Canada's Housing Finance System
Tuesday, February 05
Is Canada's strong housing finance system still a reality? The Canadian economy seemed to be in very good condition for a long time, which also suggested a stable housing finance system. We managed to deal with the financial crisis much better than other countries through good management, hard work, and a bit of luck. Recently, experts delivered reports on the reasons for our economy's outstanding performance. Let's summarize some of the main points that are often cited as reasons for minimizing the impact of the recession on the Canadian economy.
First of all, our mortgage system assisted potential home buyers across the social spectrum to get access to reasonable housing that they were able to afford. Mortgage lenders traditionally chose a more conservative approach, and risks were carefully assessed loan by loan. Furthermore, the housing finance system was believed to maintain a competitive environment among lenders, leading to a diverse market with a variety of products that served all Canadians, carefully supervised by larger institutions.
According to financial planner Lorne Marr, another reason for Canada's recent success could be our ability to bridge gaps in the system. While 80 per cent of Canadians are able to reach for the mortgage they need without assistance, 20 per cent of low-income citizens were aided by government programs administered by CMHC. Unlike the U.S., where large bodies partially sponsored by the state couldn't determine their role on the market, leading to a disastrous lending policy to insolvent customers, Canada managed to separate business and assistance programs.
The future, however, doesn't seem that optimistic. Analysts are starting to talk about the inevitable burst of the real estate bubble in the Toronto and Vancouver condo markets. Some experts are predicting a more-than-25-per-cent crash. Canadian housing prices don't seem to be sustainable anymore, and Governor Carney quoted excessive mortgage-related lending as the number-one domestic risk to the Canadian economy. To tackle this messy and largely unpredictable threat, economists and politicians have undertaken steps that suggest hard times to come.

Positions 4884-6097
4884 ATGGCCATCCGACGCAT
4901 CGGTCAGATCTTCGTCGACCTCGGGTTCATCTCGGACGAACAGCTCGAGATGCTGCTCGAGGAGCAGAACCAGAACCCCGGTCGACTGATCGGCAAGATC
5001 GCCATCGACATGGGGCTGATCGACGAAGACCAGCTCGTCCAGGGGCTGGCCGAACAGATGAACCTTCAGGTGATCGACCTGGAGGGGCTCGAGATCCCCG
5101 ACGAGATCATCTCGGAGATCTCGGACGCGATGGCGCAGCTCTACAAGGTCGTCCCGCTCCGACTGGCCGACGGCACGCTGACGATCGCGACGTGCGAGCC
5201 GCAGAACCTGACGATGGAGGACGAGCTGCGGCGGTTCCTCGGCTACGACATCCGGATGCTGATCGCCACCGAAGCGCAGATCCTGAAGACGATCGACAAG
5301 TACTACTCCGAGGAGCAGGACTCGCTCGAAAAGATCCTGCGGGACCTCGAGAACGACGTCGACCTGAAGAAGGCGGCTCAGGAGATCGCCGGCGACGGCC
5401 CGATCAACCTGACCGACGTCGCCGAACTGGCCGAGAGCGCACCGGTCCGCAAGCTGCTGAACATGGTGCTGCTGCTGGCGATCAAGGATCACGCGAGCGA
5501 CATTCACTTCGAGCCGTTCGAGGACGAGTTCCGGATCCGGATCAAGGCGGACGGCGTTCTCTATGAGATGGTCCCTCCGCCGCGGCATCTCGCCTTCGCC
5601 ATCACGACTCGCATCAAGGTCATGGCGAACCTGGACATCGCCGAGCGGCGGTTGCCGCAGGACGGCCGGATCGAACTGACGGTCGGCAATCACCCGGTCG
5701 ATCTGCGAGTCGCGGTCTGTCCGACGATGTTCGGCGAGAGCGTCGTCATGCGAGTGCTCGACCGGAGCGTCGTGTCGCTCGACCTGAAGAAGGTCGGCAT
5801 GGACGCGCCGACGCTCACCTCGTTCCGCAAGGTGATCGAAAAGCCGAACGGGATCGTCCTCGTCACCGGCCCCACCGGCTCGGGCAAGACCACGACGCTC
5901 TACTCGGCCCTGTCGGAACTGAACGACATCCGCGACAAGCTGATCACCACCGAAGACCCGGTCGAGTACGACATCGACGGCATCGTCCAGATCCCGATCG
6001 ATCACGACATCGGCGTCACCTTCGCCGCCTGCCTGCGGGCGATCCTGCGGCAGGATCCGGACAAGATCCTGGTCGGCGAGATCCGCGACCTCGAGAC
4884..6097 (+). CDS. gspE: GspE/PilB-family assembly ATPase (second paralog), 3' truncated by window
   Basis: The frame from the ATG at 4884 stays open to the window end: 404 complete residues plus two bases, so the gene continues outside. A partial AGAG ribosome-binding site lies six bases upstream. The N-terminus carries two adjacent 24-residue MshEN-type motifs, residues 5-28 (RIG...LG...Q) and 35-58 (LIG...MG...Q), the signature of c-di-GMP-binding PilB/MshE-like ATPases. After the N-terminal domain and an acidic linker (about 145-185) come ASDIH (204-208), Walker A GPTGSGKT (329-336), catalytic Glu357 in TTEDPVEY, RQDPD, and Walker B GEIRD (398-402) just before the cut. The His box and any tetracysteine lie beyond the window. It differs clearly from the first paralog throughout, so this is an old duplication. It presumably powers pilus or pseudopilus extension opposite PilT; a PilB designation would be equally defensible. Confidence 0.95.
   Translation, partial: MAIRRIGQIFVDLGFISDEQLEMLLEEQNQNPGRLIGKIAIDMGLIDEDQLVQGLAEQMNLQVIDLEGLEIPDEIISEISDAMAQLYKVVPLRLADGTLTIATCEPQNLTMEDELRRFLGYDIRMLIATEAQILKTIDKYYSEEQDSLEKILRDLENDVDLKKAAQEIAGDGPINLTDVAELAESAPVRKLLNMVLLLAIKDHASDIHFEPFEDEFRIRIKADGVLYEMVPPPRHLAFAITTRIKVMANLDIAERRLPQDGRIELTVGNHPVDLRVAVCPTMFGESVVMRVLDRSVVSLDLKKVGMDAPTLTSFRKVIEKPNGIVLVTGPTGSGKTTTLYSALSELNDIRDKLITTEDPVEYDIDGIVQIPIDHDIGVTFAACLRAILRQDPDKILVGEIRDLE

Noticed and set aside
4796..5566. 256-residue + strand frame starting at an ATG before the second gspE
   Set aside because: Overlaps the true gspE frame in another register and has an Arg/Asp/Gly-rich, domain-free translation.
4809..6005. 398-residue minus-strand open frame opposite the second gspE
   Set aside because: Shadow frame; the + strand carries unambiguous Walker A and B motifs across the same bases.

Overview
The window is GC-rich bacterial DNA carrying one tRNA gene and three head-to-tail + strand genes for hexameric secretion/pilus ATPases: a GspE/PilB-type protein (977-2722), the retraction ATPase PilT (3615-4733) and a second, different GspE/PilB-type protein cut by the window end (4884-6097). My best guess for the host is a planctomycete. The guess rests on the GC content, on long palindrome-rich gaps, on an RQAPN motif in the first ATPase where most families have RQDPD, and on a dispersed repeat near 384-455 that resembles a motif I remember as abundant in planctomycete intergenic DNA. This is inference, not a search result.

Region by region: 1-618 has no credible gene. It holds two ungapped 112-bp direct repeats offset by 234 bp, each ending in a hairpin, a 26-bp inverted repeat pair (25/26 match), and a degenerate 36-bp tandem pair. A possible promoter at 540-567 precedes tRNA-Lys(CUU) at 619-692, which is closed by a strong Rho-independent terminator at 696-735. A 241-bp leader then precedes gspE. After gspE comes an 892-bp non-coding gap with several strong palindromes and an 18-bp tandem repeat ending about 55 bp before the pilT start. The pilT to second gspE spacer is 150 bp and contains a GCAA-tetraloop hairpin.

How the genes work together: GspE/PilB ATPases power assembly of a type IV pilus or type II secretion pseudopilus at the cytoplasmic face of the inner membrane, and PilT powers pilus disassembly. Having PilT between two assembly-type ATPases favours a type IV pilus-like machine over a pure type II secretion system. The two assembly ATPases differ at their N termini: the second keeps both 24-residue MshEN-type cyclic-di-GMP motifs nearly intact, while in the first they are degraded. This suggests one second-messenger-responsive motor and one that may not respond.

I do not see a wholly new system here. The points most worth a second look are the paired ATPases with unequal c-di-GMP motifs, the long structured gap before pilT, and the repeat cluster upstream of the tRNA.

Flaherty's government announced several changes to mortgage insurance rules, such as reducing the maximum amortization period from 30 years to 25. Additionally, the maximum amount of equity people can take out of their real estate ownership in refinancing is about to get lowered to 80 per cent from 85 per cent. In the future, no insured mortgages will be provided for home purchases above $1 million, and this new rule is introduced to ensure that the gross debt service ratio remains at a reasonable level for every family, as the ceiling is set at 39 per cent.
Right now, CMHC seems to take little notice of the overheating warnings in their analyses. The corporation forecasts a moderate rise of prices through to the end of the year and doesn’t expect any dramatic misbalance on the real estate market. Let’s all hope they’re right.